The Surprising Health Benefits Of Foraging (And How To Get Started)

Photo: Stocksy

Mushrooms are an incredible food to forage, both because they help promote a healthy body and because simply interacting with the fungi can be extremely healing.

Here are a few mental and physical benefits of foraging that I've noticed during my time gathering my own food and helping others do the same.

What makes mushrooms so healthy?

1. Beta-glucans

Nearly 90 percent of a mushroom's cell wall is made of these fungal sugars. Structurally unique and much heavier than plant sugars, beta-glucans are largely known to help to support overall immune function. They are also water-soluble and therefore can be found in mushroom teas and foods such as soup.

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2. Terpenoids

Terpenoids are lipids that can be found in all living things, and they have anti-inflammatory properties that help to calm an overactive immune system without suppressing it. As lipids, these medicines are hydrophobic, meaning they do not extract in water and are therefore best ingested as a whole food (i.e., mushrooms in your morning omelet).

Which mushrooms should you look for?

Here are a few mushrooms you can start integrating into your regular health routine:

1. Lion’s Mane Mushrooms (Hericium erinaceus)

Lion's Mane stimulate the production of Nerve Growth Factor (NGF) — a specialized protein that promotes growth of sensory neurons and helps with nerve signaling. There are many studies looking into its use as a treatment for Alzheimer's, Parkinson's, and other degenerative neurological conditions.

How to prepare them: Lions' Mane are delicious cooked in stir-fries with butter or coconut oil. They also make good tinctures and can be made into capsule supplements when dried.

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2. Reishi Mushrooms (Ganoderma lucidum)

Revered in Traditional Chinese Medicine (TCM), these powerhouse mushrooms are packed with adaptogenic properties. Traditionally known as the king of all mushrooms, they have picked up nicknames like "mushroom of immortality" and the "10,000-year" mushroom over time. Modern research has classified the reishi as a general medicinal agent that promotes harmony in the body and improves stress response.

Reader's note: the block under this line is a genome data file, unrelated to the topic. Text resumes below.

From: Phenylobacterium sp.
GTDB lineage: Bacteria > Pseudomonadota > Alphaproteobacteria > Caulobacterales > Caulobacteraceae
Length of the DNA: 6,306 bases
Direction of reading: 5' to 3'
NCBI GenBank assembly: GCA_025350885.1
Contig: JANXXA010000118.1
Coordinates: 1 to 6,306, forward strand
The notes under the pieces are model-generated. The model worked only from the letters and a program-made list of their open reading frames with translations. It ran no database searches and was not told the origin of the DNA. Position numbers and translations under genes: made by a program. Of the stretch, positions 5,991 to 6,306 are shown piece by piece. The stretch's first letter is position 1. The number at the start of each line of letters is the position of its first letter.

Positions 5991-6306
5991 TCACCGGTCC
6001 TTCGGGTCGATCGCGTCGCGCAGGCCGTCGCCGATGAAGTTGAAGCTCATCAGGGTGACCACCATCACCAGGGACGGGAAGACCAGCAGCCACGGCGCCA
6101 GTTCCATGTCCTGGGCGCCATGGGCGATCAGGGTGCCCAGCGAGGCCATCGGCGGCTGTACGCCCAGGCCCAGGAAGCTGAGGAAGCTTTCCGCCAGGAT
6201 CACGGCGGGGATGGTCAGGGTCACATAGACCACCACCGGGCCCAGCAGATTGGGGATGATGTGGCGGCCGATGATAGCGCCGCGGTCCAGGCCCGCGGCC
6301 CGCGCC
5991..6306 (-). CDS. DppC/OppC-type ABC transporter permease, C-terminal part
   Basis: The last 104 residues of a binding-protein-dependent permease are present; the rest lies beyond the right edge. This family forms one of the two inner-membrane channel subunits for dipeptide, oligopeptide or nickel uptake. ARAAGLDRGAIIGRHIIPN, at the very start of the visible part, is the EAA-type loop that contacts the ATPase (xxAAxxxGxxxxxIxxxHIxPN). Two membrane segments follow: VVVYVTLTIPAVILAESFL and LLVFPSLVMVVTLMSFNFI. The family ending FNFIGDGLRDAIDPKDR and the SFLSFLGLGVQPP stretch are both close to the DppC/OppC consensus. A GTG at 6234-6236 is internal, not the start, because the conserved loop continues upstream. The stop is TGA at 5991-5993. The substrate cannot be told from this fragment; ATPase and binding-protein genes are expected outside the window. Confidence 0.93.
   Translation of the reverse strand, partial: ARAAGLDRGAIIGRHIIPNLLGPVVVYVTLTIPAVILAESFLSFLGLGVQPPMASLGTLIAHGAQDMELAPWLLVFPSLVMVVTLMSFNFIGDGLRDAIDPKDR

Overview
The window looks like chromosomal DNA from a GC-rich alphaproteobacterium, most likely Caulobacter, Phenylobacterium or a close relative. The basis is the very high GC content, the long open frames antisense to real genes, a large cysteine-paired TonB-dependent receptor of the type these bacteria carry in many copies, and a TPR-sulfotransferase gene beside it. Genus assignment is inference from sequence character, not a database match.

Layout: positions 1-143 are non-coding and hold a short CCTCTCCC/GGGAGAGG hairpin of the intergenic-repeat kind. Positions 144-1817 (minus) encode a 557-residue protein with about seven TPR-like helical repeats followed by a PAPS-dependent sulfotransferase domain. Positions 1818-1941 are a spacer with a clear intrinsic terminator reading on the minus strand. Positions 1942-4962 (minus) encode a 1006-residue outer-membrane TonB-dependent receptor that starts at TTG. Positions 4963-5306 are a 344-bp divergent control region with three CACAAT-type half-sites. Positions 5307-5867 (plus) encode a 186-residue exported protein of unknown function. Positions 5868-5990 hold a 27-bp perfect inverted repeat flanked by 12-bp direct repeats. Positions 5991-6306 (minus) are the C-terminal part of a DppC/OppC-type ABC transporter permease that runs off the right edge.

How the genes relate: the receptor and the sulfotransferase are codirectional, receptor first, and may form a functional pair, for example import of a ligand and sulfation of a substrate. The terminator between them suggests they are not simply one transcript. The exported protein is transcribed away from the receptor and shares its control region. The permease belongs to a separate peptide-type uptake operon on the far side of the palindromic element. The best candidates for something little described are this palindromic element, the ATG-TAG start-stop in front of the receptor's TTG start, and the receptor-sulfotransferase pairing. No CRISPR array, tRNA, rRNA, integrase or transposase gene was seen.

How to prepare them: Reishi mushrooms are too woody to cut and eat, but they make for an excellent base for hot teas, alcohol tinctures, or dried capsule supplements.

Powdered Reishi Mushrooms Photo: Mara Fae Penfil

3. Shiitake Mushrooms (Lentinula edodes)

Shiitakes are packed with vitamin D, amino acids, and polysaccharide proteins known as LEM and LAP, which have shown significant anti-tumor activity. They also stimulate good microflora growth and can lower cholesterol.

How to prepare them: A choice edible that is delicious in stir-fries and soups, shiitakes can also be made into teas and tinctures.

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4. Turkey Tail (Trametes versicolor)

Turkey tail mushrooms, which contain polysaccharides PSK and PSP, are used around the world alongside other cancer treatments to reduce the negative effects of chemotherapy and radiation. In Japan, PSK is an approved drug that is funded by the national health care system.

How to prepare them: Like reishis, these mushrooms are not edible. However, they make for a lovely mild tea, tincture, or dried capsule supplement.

Turkey Tail Mushrooms Photo: Mara Fae Penfil

What are the other benefits of foraging?

Now that you know which mushrooms boast certain health benefits, here's a bit of information about why the physical act of foraging can be healing.

1. Foraging puts you in contact with the outdoors.

Spending time outside means sunshine, fresh air, and exercise. And multiple studies have found that physically interacting with soil can work as an antidepressant, and you do plenty of that when collecting wild foods.

2. It helps you connect with community.

Foraging is a great activity to do in groups. I encourage novice mushroom foragers to connect with their local Mycological Societies so they can learn from seasoned foragers. It's also a great activity for parents to do with their kids!

3. It builds confidence.

The act of learning is in itself a medicine. As we become proficient in a subject matter or skill set, our self-confidence increases and we learn how to reach beyond our comfort zones and into areas of growth.

4. It connects us with our cultural roots.

The first documentation of humans using mushrooms dates back nearly 19,000 years. Since then, we have evolved and grown alongside these fungi, and learning how to successfully pick them is an ode to our ancestors.

For more information about how to forage your own mushrooms, click here. Happy picking!

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